Based on empirical process control, the three pillars of Scrum are transparency, inspection, and adaptation. The nature of software development is complex and hard to predict, especially when it comes to the inputs and timelines(estimates and release dates). However, the outputs(Features/Stories/Product Backlog Items) are well defined.
One way of thinking about an empirical process would to think about a heater trying to maintain a desirable temperature of a room. It’s hard for a heater to determine exactly how much heat or exactly how long to generate heat to hit a specific temperature. So, instead, when needed, the heater just makes sure that it is injecting air that is warmer than the room temperature, and it simply keeps inputting that heated air until it senses that the current temperature is the desired temperature. At this point, it turns off for a while, until that temperature needs raising again. The key to the whole process is that the heater knows exactly what the current and desired temperatures are, and it keeps inspecting and adapting (turn heat on, turn heat off) its inputs until it reaches the desired temperature. The reason the heater is able to operate in this manner is that it has a transparent view into the current temperature. If you remove that transparent view, the heater does not know how to adjust itself to meet the desired temperature. In fact, that heater would probably never be able to keep a room hovering near the desired temperature.
So, in the same way the heater needs a transparent view into the current and desired room temperatures, the different Scrum roles and stakeholders need a transparent view into the software development process. Said another way, transparency allows the Scrum Team and its stakeholders to inspect and adapt the software that is delivered by the Scrum Team. This cyclical process is commonly referred to as a “feedback loop.”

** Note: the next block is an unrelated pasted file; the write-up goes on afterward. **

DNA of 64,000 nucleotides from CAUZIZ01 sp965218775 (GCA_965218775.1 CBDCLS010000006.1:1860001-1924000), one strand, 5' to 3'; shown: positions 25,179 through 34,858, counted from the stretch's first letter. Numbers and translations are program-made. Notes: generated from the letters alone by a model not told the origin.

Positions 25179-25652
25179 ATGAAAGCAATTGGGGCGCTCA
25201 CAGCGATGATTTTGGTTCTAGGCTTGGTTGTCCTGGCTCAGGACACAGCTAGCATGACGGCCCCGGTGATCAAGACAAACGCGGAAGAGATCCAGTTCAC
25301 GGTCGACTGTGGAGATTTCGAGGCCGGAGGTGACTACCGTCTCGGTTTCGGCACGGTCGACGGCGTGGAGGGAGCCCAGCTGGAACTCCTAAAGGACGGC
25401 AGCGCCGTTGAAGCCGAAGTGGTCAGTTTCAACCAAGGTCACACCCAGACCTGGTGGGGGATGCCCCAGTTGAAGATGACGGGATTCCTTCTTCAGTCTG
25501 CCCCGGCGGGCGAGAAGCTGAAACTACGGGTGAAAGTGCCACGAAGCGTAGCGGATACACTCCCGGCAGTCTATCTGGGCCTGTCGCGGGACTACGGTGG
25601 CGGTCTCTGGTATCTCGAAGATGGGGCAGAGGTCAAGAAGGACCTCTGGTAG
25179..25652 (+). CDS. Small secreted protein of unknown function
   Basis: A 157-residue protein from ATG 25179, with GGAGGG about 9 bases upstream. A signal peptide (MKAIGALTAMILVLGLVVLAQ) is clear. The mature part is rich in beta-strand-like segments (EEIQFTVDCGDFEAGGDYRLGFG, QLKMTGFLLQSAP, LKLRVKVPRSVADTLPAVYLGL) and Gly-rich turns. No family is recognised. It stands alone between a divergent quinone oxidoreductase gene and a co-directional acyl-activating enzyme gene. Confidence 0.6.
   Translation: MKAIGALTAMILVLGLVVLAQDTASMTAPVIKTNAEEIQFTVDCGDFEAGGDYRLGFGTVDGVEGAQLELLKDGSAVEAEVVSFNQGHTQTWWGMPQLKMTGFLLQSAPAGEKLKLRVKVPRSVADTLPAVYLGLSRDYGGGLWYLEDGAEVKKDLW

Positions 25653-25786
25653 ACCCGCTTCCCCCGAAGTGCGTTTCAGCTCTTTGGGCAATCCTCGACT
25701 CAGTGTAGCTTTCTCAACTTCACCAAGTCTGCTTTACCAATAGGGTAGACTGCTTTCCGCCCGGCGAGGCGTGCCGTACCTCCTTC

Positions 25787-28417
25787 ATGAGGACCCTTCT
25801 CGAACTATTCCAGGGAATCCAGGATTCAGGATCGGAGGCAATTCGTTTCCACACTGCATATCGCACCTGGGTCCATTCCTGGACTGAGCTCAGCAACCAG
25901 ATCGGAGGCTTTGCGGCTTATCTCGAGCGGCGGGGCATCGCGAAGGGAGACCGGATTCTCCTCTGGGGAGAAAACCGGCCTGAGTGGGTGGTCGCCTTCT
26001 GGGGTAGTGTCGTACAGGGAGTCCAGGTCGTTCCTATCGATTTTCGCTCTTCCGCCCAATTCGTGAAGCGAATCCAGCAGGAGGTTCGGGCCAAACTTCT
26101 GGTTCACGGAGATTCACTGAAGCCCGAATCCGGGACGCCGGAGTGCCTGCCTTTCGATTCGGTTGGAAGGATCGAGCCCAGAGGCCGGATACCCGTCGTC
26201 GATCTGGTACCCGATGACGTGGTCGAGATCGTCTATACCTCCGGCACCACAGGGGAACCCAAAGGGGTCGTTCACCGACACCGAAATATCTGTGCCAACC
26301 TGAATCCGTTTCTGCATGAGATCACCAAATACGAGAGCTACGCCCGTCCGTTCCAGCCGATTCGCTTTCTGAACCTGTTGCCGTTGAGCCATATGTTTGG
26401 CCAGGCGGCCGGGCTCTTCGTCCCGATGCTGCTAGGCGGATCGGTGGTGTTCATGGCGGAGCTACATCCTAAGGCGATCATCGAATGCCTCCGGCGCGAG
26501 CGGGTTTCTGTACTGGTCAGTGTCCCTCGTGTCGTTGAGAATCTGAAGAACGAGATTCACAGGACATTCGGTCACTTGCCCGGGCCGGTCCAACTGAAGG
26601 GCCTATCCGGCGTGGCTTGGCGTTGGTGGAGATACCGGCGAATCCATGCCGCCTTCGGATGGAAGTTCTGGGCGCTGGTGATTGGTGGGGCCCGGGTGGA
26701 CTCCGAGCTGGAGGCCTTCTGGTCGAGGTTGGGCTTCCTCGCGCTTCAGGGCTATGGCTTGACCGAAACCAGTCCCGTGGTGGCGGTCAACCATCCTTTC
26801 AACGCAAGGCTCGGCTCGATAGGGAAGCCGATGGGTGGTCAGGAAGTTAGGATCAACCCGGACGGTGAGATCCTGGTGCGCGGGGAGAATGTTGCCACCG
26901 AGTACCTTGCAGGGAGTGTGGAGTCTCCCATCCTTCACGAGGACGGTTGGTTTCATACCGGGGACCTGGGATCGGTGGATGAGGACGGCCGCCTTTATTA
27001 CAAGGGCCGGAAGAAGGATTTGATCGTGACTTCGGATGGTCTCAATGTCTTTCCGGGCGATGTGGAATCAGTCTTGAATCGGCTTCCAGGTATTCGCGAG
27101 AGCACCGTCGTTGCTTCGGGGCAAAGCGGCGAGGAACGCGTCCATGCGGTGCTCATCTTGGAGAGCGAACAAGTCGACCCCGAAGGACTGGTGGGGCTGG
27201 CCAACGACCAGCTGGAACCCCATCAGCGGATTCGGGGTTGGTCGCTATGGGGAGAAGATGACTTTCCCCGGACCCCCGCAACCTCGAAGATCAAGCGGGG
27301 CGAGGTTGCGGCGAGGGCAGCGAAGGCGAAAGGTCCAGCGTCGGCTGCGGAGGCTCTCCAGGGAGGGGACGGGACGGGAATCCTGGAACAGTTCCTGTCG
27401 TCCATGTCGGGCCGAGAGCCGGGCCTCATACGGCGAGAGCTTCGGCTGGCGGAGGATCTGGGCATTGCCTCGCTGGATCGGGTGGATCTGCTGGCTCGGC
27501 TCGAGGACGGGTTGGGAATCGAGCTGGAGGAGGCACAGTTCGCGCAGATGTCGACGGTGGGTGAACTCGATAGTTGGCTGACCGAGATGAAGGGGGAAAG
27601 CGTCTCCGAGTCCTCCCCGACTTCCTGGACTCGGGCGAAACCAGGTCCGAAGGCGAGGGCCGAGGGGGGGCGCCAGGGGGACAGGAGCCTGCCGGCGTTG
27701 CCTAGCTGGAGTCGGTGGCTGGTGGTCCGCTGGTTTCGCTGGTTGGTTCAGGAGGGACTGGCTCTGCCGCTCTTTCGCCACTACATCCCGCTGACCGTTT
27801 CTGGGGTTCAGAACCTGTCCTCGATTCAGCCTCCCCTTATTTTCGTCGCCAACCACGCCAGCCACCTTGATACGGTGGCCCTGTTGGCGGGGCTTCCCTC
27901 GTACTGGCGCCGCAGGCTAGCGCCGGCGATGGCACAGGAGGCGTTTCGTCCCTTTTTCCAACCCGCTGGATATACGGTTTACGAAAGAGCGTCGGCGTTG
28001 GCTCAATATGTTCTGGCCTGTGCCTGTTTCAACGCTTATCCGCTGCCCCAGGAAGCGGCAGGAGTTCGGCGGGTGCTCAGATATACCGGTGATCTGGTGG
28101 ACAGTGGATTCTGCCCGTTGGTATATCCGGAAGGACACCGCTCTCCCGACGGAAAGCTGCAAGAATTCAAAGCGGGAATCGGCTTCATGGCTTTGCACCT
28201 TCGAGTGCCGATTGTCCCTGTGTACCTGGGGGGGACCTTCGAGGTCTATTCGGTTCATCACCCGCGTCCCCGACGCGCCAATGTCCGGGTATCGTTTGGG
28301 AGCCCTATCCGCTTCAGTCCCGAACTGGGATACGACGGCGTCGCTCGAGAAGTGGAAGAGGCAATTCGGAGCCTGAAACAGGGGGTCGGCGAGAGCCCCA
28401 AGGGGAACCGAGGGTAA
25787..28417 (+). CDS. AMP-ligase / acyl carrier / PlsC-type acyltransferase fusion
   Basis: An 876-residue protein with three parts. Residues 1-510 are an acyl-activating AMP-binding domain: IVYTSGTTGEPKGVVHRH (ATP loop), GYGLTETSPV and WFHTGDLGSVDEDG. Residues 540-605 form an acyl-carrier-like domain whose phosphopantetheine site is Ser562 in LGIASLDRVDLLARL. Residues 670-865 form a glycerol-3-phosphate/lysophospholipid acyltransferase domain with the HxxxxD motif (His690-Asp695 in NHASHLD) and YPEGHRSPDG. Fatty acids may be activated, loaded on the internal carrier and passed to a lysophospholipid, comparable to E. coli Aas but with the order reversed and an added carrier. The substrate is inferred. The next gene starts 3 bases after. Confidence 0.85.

Scrum bakes in numerous feedback loops. Let’s modify that just a bit. Let’s say that Scrum bakes in numerous “collaboration loops.” Each Scrum collaboration loop has a primary audience that is responsible for optimizing the given process. For instance, the Sprint Review’s primary audience is the external stakeholders. The external stakeholders give feedback and collaborate on the new software so that the Scrum Team may “tweak” or “improve” their ability to deliver Product Backlog Items. Another example is the Sprint Backlog and Sprint Burndown, whose primary audience is the development team. The development team members give feedback and collaborate with each other to help optimize work efficiency. There are several other “collaboration loops” in Scrum as well.
Bringing it back home a bit, the best transparency leads to the best collaboration loops. Investigating a bit further, we realize that the best transparency often requires some minimal data collection. Think of a football team. They’re so focused on playing the game to the best of their abilities that it’s often hard for them to remember everything they did on the field so that they can improve. A simple piece of data collection, a video recording of the game, increases transparency exponentially, and allows the team to learn from their experiences and improve. In Scrum, maximizing transparency often involves some simple data collection. So long as that data collection and presentation is being used according to the Scrum Guide, the Scrum Team and those new to Scrum should not fear it.
In conclusion, transparency is an absolutely essential pillar of Scrum, and that pillar works hand in hand with the other two pillars of Scrum, inspection and adaptation.